Some of this blog was based on Is Cory Booker the Greatest Mayor in America? By Lucy Kaylin

If you’re curious about the Enneagram types of other famous people, go to this page of my web site.

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“Where the Wild Things Are” Author’s Type


“Where the Wild Things Are”

Maurice Sendak, author of Where the Wild Things Are, died last month. Sendak also wrote other children’s books, including The Little Bear series, and designed sets for many operas. The New York Times called Sendak “the most important children’s book artist of the 20th century” and author Neil Gaiman said, “He was unique, grumpy, brilliant, gay, wise, magical and made the world better by creating art in it.”

Sendak kept that he was gay a secret from his parents. He lived with Dr. Eugene Glynn for 50 years until Glynn died.

This is an appropriate blog to mention my new book, The Enneagram of Death, which will be published in a few weeks by the International Enneagram Association. The IEA will use its profits to expand work on the Enneagram.

Postscript by Mariana Cook in the May 12, 2012 New Yorker consists of an edited interview she did with Sendak in 2009 in which he appears to be an Enneagram Romantic type. He says, “I wish I didn’t know how old I was. This is far more than I expected, far more than I need, far more than I desire. I didn’t think I’d live this long.

“I never got along with my parents. I didn’t feel as though they were my parents. I felt more parent affection coming from my brother and sister. I was very lucky to have two siblings of opposite sexes, so I could have another mother and another father and ones I really adored. My father connected me with the Wall Street crash. I don’t know quite what that meant but it was part of the guilt of having me. And then there was all the Holocaust stuff. My only memory of my mother is of her crying and pulling her hair out literally, because people were dying in Europe…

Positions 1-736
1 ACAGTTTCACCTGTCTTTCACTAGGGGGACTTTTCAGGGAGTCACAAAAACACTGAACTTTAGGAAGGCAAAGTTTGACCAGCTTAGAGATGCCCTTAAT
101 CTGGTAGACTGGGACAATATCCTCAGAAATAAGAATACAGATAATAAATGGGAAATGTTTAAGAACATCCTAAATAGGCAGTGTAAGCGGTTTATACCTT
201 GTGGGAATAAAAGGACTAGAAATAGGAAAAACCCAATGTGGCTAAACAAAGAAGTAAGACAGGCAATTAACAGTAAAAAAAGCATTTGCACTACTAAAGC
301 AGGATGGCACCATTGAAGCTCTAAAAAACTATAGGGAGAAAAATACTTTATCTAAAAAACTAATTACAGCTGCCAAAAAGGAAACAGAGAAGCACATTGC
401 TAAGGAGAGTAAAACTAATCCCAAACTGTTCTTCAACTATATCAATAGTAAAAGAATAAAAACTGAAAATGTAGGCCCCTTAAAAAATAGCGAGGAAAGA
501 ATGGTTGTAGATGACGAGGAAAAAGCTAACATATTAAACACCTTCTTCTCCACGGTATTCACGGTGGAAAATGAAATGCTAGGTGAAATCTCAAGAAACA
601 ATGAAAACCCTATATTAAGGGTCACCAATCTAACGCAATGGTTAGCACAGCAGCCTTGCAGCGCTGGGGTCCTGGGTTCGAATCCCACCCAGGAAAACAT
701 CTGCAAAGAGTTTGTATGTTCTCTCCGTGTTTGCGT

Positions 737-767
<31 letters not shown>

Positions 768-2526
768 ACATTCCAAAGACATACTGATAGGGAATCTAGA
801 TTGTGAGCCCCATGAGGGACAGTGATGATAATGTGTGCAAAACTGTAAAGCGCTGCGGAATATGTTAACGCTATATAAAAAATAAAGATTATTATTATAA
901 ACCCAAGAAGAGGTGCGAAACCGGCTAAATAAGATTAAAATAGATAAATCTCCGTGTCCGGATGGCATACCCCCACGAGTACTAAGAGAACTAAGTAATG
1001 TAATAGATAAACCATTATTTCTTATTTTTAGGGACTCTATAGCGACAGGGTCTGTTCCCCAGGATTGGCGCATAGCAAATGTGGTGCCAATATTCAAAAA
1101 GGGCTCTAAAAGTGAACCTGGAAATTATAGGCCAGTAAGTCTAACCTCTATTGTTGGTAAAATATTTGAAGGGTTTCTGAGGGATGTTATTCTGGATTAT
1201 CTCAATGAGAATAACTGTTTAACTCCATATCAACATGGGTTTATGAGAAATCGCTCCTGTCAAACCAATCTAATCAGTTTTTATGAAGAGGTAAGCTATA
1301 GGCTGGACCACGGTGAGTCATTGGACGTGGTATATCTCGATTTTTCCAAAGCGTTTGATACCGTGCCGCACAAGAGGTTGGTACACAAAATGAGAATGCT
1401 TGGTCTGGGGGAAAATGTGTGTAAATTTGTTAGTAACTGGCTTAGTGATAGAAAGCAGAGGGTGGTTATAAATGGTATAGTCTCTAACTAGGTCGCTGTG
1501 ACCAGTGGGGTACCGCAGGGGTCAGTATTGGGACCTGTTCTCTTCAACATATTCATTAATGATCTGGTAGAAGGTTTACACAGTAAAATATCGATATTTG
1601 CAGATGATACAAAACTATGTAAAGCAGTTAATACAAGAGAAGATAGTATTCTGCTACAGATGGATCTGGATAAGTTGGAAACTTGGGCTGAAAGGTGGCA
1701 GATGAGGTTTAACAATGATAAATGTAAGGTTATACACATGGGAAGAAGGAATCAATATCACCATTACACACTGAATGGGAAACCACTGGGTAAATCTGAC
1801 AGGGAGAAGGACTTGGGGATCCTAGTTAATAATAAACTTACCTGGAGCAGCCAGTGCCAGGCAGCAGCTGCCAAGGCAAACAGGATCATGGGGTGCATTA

“I was born in 1928. Same year as Mickey Mouse, but he made out better—straight to Hollywood, straight to the cosmetic department. I did not approve of his buying into all that crap and letting his soul get despoiled. I remained poor and depressed, as a Brooklyn child should. Mickey wasn’t depressed but anyone who looked like him should have been. He became a schmuck, a very famous schmuck. And God knows I adored him, but I was a schmuck, too. I lived in Brooklyn.”

Romantics frequently feel ashamed and have periods of depression. All Romantics aren’t all the same, of course, but some have the habit Sendak had of keeping the meaning of some of what they say mysterious, possibly so they’ll appear more knowledgeable/superior to the person they’re speaking with. If the other feels ashamed (for not knowing what is impossible to know), this Romantic can hope to find solace in the other feeling even worse than he or she does.

Sendak goes on to say, “People do say awfully nice things [about my books], but it doesn’t change the fact that you’re a stinky person by nature… It’s hard to be happy. Some people have the gift of pulling themselves up and out and saying there is more to life than just tragedy. And then there are those who can’t, and I’m one of them. Do you believe it when people say they’re happy?”

See my other blog and my list on my web site for more famous Enneagram types.